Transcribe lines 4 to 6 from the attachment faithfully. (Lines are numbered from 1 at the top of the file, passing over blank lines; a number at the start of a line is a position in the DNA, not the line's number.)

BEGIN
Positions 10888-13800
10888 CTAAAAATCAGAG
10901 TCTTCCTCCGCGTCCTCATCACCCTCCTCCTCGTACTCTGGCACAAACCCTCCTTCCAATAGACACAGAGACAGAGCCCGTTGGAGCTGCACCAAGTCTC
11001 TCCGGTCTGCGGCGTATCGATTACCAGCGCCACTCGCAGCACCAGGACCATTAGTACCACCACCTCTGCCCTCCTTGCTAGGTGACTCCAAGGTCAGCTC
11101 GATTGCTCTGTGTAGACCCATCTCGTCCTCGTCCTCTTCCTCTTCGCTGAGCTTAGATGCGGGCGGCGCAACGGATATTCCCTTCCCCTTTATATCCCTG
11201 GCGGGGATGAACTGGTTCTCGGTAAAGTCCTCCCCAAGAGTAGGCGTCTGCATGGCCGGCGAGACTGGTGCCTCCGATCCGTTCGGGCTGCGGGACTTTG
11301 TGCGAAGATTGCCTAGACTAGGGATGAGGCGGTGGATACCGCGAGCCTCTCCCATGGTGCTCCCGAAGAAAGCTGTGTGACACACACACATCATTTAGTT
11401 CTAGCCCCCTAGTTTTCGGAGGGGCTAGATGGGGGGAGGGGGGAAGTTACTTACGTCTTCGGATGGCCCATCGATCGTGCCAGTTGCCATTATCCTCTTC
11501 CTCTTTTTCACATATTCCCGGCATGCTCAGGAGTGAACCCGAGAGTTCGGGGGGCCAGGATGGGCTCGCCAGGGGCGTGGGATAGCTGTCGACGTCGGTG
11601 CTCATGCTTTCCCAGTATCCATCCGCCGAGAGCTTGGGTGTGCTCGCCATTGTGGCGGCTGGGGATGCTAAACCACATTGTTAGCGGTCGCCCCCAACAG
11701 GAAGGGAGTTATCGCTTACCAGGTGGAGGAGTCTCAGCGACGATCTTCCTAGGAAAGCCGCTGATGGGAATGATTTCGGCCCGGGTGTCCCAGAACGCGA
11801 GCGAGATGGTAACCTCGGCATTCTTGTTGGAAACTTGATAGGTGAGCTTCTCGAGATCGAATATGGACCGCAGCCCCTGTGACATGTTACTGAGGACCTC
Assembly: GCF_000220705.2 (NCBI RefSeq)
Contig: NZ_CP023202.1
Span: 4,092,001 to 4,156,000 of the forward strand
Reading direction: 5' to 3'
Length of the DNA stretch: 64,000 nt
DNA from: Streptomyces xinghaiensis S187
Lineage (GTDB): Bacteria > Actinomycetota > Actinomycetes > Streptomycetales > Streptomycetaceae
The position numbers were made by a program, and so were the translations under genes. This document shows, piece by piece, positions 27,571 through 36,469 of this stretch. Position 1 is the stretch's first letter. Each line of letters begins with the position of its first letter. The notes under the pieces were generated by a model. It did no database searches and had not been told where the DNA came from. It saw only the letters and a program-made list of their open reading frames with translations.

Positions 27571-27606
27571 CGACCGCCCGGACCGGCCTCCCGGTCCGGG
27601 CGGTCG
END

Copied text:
11001 TCCGGTCTGCGGCGTATCGATTACCAGCGCCACTCGCAGCACCAGGACCATTAGTACCACCACCTCTGCCCTCCTTGCTAGGTGACTCCAAGGTCAGCTC
11101 GATTGCTCTGTGTAGACCCATCTCGTCCTCGTCCTCTTCCTCTTCGCTGAGCTTAGATGCGGGCGGCGCAACGGATATTCCCTTCCCCTTTATATCCCTG
11201 GCGGGGATGAACTGGTTCTCGGTAAAGTCCTCCCCAAGAGTAGGCGTCTGCATGGCCGGCGAGACTGGTGCCTCCGATCCGTTCGGGCTGCGGGACTTTG